If Canada doesn’t invest in modern infrastructure, it looks to remain very hard for infrastructure businesses such as Bombardier to enhance their competence to compete globally. One day, Canadian politicians should realize that Canada needs sustainable and efficient transport infrastructure. Let’s hope that happens before the country loses competence to build it.

Klaus Meyer Ivey Business School; London, Ont.

Mental health ROI

Re We Mustn’t Skimp On Mental Health Services (Jan. 29): For targeted mental-health investments to make a difference, we should meet the funding target set by the Mental Health Commission of Canada in 2012. This would require an annual investment of $3.1-billion. The per capita investment of about $85 per Canadian would be far less than the $1,400 the lack of access costs us, as described by Louise Bradley, president and chief executive officer of the MHCC.

One area for increased investment could be supportive housing. In 2006, then-senator Michael Kirby called for the funding of 56,000 units and there has been limited progress since. In 2011, the MHCC estimated there were 520,000 Canadians who were homeless or precariously housed – that’s larger than the populations of Halifax or Saskatoon. As well, the wait-list for supportive housing in Toronto has grown to more than 18,000 today from 700 in 2009.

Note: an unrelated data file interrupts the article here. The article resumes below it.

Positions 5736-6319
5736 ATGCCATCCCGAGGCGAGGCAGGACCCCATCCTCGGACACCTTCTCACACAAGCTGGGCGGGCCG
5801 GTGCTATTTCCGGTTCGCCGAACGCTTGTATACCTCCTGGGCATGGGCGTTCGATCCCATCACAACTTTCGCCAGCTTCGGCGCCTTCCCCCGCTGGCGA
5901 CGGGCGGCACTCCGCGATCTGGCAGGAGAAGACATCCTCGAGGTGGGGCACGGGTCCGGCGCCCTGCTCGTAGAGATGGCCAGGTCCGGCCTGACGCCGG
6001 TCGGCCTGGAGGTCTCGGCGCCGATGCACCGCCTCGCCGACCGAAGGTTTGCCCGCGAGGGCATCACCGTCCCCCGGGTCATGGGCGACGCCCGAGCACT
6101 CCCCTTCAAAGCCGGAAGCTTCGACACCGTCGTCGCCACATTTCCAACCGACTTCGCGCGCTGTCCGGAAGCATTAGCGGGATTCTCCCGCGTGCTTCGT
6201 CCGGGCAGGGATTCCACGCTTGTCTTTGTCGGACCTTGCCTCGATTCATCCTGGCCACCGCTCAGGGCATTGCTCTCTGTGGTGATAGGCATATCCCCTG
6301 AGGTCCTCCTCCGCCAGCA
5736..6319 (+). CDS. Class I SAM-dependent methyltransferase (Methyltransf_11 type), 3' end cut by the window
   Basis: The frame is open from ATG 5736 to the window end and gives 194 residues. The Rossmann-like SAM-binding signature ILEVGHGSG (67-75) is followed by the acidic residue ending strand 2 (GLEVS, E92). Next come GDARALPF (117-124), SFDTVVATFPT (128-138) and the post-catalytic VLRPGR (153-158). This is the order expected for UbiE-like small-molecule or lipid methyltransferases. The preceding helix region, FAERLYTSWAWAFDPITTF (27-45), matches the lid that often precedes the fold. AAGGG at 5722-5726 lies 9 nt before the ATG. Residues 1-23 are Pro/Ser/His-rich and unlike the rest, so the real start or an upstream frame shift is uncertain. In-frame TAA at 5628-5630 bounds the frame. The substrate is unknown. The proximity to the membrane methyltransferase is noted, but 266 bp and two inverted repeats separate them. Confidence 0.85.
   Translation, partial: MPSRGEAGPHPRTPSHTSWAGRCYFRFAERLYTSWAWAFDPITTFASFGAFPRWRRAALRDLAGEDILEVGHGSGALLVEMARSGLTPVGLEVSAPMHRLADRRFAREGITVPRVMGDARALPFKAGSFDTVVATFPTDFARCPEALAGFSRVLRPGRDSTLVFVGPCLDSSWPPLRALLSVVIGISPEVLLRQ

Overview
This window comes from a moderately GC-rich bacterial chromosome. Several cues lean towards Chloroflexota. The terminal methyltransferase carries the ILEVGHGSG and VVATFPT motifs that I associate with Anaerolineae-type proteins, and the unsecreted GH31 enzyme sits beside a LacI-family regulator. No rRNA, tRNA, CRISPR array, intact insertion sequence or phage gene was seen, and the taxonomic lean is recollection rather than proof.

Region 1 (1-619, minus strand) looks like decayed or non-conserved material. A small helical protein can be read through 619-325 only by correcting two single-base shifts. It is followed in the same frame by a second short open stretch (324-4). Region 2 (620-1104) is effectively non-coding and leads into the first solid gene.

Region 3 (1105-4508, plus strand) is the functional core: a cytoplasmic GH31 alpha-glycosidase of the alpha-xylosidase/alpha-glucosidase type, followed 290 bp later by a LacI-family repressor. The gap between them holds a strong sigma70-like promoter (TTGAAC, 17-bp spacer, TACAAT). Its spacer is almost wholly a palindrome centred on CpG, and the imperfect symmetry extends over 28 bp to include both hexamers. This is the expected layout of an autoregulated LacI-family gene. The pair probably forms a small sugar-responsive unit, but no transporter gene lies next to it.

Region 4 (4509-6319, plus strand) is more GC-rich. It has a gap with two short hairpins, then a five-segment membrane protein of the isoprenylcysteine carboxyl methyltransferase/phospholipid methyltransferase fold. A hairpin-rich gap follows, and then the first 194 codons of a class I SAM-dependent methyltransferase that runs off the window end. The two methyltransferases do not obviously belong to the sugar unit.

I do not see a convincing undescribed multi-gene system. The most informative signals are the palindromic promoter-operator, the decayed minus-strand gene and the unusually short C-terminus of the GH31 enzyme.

If there is no health without mental health, then there is definitely no mental health without housing.

Steve Lurie Executive director, Canadian Mental Health Association, Toronto Branch

Flex plan

Re New St. Lawrence Centre Is A Good Idea, But It Will Need The Funds To Both Build It And Fill It (Jan. 29): On the subject of “truly flexible stages" and “theatre space … with the option of a thrust configuration," history’s lesson may be … be careful what you wish for. A number of Toronto venues started as “flexible” – all became fixed-seating as costs to reconfigure on a show-by-show basis became prohibitive. Perhaps more significantly, the St. Lawrence Centre’s Bluma Appel Theatre was originally built as a proscenium cum Stratford-style thrust. It proved to be neither fish nor fowl, and in the early 1980s was changed to proscenium only.

Successful flexible theatre would require significant capital expenditure and well-funded operations.

Sholem Dolgoy Assistant professor emeritus, school of performance, Ryerson University; Toronto